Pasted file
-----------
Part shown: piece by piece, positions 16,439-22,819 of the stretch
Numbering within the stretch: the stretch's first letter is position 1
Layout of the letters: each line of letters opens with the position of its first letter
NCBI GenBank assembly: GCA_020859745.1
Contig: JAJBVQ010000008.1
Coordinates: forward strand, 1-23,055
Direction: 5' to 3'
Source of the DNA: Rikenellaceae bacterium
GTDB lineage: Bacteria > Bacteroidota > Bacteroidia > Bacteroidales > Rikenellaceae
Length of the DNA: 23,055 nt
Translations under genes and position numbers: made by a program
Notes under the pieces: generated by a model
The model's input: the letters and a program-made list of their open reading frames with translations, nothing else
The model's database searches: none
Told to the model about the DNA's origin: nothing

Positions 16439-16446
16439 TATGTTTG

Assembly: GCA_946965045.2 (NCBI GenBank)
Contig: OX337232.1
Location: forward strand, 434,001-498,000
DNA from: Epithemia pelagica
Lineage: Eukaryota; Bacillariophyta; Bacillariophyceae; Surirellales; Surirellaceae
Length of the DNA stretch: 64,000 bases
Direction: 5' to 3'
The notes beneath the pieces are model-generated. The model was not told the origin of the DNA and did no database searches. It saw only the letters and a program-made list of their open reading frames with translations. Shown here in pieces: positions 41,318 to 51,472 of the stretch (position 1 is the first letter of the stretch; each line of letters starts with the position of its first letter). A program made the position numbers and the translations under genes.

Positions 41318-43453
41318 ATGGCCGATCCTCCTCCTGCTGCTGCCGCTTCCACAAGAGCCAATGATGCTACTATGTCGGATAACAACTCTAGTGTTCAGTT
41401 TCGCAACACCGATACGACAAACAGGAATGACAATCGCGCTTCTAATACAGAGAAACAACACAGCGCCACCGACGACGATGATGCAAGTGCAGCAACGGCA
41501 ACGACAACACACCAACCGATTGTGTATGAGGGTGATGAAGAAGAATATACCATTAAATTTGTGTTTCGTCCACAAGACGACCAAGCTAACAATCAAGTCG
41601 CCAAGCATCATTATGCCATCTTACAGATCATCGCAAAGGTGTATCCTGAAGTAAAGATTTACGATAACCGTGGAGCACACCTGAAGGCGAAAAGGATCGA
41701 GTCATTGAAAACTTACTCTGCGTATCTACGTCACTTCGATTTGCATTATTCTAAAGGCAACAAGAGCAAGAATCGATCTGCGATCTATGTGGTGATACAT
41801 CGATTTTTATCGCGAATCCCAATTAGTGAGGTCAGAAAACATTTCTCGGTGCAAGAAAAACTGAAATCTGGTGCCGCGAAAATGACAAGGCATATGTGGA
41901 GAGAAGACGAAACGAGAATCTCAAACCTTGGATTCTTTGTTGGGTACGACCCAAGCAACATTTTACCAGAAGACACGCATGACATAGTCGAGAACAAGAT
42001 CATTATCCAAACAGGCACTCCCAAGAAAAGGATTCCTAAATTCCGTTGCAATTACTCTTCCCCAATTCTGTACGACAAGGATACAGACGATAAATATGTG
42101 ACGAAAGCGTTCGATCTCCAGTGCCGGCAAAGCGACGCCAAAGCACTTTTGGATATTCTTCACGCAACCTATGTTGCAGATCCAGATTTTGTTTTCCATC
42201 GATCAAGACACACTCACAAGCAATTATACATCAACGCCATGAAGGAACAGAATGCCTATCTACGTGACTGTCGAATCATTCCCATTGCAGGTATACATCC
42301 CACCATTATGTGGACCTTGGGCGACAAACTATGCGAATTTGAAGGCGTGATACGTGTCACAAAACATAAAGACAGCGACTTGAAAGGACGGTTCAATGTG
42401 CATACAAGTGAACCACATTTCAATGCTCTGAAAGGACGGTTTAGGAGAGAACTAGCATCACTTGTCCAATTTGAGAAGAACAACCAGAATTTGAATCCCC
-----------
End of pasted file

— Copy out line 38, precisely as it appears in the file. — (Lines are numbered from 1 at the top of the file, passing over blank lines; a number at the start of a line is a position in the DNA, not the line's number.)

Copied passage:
42401 CATACAAGTGAACCACATTTCAATGCTCTGAAAGGACGGTTTAGGAGAGAACTAGCATCACTTGTCCAATTTGAGAAGAACAACCAGAATTTGAATCCCC